Lobbying Reform Would Limit Access for Former House Members

Ethical housecleaning occupied the House on its first day back to work Wednesday, with lawmakers taking steps to distance themselves from lobbyists and take away the pensions of members of Congress and other policy-makers who break the law.

The first order of business for the House was a proposal to change internal rules to bar former members now working as lobbyists from the House floor and gym. Lobbyist spouses of former members would also no longer be able to make their pitches on the floor of the chamber or the gym

The rules change was a prelude to more comprehensive legislation, growing out of recent lobbying scandals, to prevent lobbyists from showering lawmakers with inappropriate gifts, meals and trips to exotic locations.

The House Government Reform Committee on Wednesday opened hearings on a proposal, offered by panel chairman Tom Davis, R-Va., to forfeit the retirement benefits of members of Congress and other policy-makers convicted of crimes punishable by more than a year in prison. Under current law, it generally takes a national security offense to lose a pension.

"A federal pension is a sweet deal," Davis said at the opening of the hearing. "This is a harsh penalty," he said, "but so is the damage done by even one case of undue influence."

The hearing comes two months after eight-term Rep. Randy "Duke" Cunningham, R-Calif., resigned his seat and pleaded guilty to accepting $2.4 million in bribes, mainly from defense contractors.

Cunningham, who is to be sentenced in February, is still eligible for his congressional pension, which according to an Office of Personnel Management formula would be around $40,000 a year.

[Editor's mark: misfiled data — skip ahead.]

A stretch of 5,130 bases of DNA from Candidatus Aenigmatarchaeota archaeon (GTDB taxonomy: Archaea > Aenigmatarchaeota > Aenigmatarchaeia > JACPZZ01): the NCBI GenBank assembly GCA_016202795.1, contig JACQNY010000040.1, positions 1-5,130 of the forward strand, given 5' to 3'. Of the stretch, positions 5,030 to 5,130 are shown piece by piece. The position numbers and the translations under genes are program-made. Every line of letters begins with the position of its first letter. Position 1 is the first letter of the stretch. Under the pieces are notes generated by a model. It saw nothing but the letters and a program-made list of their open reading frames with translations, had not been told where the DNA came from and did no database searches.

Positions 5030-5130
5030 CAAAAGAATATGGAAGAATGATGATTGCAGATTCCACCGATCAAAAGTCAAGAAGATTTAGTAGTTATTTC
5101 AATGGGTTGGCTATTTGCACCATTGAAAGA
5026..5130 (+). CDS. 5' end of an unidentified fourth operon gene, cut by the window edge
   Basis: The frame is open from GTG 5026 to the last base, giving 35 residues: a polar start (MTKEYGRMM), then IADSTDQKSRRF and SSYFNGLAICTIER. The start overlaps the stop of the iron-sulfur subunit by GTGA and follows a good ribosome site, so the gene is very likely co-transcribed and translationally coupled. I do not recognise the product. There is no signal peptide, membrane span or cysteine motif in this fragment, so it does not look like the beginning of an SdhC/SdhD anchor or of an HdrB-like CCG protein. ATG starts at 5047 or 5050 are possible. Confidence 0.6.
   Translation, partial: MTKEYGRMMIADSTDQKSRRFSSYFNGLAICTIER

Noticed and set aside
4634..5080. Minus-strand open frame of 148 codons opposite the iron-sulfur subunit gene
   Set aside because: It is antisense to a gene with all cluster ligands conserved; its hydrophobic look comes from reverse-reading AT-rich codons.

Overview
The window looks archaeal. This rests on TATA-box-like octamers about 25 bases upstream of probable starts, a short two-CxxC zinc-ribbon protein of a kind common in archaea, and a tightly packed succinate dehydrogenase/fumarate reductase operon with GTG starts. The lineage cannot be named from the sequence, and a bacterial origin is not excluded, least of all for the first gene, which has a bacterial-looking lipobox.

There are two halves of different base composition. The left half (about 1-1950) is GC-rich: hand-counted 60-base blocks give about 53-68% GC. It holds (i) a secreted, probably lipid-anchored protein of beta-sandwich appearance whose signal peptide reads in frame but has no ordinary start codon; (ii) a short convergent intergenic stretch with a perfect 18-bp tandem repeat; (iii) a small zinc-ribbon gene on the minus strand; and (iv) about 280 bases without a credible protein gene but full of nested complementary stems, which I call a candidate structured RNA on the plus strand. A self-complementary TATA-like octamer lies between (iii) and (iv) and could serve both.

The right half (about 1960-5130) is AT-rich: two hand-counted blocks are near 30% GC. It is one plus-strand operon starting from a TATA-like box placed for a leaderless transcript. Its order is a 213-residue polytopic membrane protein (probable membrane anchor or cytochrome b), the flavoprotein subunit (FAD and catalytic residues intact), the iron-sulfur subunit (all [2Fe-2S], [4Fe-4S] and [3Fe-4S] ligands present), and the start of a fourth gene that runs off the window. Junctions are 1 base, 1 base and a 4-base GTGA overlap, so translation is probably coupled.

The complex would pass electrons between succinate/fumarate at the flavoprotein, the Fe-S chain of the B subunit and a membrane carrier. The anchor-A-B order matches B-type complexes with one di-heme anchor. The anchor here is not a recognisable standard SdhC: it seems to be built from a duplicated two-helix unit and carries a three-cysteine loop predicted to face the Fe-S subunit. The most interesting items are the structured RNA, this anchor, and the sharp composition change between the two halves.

The move to ban members-turned-lobbyists from the House chamber and gym "is not going in any way to be the end of the process," said Rep. David Dreier, R-Calif., chairman of the Rules Committee.

Dreier was crafting a GOP leadership package on curbing lobbying excesses that will include restrictions on hosting trips and giving gifts to lawmakers and new disclosure requirements. It would also require former lawmakers to wait longer before taking jobs as lobbyists.

GOP leaders had indicated that they also wanted to address campaign finance issues, including restricting spending by tax-exempt activist groups known as 527s. However, Democrats voiced opposition to bringing that issue into the mix, and GOP aides said the question of 527s, named for a section of the tax code, may now be moving on a different track.

The Senate also is preparing to take up lobbying ethics legislation as Congress reacts to the scandal involving former lobbyist Jack Abramoff, who recently pleaded guilty to felony charges involving his treating lawmakers to meals, trips, skybox seats and campaign contributions, mainly with millions of dollars sometimes fleeced from American Indian tribe clients.

But despite the election-year enthusiasm of members of Congress to dispel the image of voters that they were on the take from lobbyists, there were already some voices of dissent about the various actions being proposed.

Rep. Jack Kingston, R-Ga., speaking after he raised the issue at a GOP leadership meeting, said it was "somewhat superfluous to ban ex-members from the gym. Nobody's down there lobbying."

Rep. Alcee Hastings, D-Fla., speaking at a Rules Committee hearing, said former members now working to provide information as lobbyists should be considered a resource. "We're not bad people," he said.

And Senate Democratic leader Harry Reid, D-Nev., noted that "I've been going to the gym for 24 years, and I've never been lobbied in the gym. Of course, I'm pretty ugly naked." The Senate gym is not affected by the House rules changes.

Democratic leaders were also quick to warn that they would oppose GOP-written legislation that used the lobbying ethics issue to push through legislation that favors Republicans, particularly provisions restricting independent 527 organizations such as MoveOn.org that were valuable moneyraisers for the Democrats in 2004.

"They want to undermine our effort to fund our message," House Democratic Whip Steny Hoyer, D-Md., said at a news conference Tuesday. "I won't feel constrained to vote" for legislation that Republicans use to jam through their own agenda, he said.